The longer you stay in the property the cheaper the monthly cost will (probably) be, since the interest will be lower and the total amount spent on purchasing the property is averaged over more months. But you will also have more repairs to make! On the flip side, if you are renting then you have to pay out well over £1000 each time (in my experience) you move house simply to be allowed to move in so if you move frequently, that would probably cancel out the cost of any repairs needed for a property you owned.

    I realised that I've never banked on house prices rising, simply that long term buying works out cheaper (and more secure) than renting. I do however, also ignore the risk of house prices decreasing since I would only consider buying a property in which I'd be willing to wait out any price crash if necessary. Any price increase would simply be a nice bonus!

    Running some numbers through the MSE mortgage calculators, even an interest rate of over 5.5% we'd still be financially better off buying a house for five years than renting. On top of that, we currently have a lodger who wants to continue living with us long term who pays us £500/month. Assuming we didn't increase it at all, we would remain financially better off buying than renting on an interest rate of over 7.5%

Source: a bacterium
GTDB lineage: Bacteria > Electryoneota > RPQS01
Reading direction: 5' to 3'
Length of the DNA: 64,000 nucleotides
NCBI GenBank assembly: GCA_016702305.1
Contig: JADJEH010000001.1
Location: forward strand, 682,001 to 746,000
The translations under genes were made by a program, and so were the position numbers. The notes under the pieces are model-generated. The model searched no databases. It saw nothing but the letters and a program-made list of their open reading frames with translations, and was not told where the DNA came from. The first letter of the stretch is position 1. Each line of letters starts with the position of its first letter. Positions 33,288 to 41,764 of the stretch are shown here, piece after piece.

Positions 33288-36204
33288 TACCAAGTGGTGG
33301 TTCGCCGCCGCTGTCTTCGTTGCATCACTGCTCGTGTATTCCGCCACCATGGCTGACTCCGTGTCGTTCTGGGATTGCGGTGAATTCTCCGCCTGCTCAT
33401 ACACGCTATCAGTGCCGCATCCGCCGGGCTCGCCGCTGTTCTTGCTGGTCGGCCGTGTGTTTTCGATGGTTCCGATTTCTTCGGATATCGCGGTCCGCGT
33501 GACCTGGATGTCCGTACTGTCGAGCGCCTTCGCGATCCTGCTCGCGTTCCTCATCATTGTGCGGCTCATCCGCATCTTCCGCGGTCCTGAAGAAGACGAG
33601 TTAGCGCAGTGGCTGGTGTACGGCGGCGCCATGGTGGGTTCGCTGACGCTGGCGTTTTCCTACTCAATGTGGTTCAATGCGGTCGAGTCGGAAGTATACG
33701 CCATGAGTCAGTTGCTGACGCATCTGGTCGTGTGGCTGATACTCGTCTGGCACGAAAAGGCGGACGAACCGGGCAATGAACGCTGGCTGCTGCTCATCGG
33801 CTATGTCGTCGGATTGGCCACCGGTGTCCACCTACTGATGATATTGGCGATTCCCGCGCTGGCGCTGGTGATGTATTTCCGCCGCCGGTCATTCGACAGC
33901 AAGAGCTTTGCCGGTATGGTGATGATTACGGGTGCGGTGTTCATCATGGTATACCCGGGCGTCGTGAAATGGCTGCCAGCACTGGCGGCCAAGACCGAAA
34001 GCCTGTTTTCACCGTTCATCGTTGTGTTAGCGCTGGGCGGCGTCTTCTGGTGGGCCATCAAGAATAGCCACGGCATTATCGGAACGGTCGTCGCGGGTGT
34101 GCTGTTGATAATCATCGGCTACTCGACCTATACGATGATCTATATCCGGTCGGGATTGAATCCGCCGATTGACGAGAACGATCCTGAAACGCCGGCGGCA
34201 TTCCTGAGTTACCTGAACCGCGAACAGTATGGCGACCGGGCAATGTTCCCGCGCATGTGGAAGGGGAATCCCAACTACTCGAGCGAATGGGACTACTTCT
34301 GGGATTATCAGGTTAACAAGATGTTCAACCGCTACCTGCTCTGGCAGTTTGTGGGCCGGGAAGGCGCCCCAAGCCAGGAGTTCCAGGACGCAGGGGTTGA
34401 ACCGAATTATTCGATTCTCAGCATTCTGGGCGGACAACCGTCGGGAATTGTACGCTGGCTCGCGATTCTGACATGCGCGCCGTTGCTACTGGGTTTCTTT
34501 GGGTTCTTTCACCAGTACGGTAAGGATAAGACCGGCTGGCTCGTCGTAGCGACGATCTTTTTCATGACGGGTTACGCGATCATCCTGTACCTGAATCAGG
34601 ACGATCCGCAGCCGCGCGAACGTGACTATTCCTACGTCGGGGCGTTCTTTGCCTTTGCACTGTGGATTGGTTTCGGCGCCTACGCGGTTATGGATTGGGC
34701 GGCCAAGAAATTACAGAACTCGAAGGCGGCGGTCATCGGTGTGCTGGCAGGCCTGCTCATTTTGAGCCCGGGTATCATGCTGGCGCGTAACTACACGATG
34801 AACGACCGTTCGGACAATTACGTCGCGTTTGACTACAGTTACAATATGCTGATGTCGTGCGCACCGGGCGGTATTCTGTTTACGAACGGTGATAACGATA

MFW2020 challenge #99: £2,367.60 / £3,600
    MFiT-T5 (Jan 2019 - Jan 2022) challenge #99: £13,363.81 / £30,000
    Initial MF date (18th Dec 2018): Jan 2054 Current MF date: Sep 2051 :D
    Last updated: 31/05/2020
  • savingwannabesavingwannabe Forumite
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    Hello, good to see you posting. Smart thinking. I agree with your analysis but it will feel harder sometimes as the grass always seems greener on the other side. For example, when a pipe bursts and you have to pay to sort it.

    I don't regret buying my house and feel v fortunate sometimes though I do feel it's a bit of a millstone but then I remember it's for life.
    Trying to be frugal 18/31Jan; 15/29 Feb 26/31 March 23/30 April 18/31 May 20/300 Jun NSDs.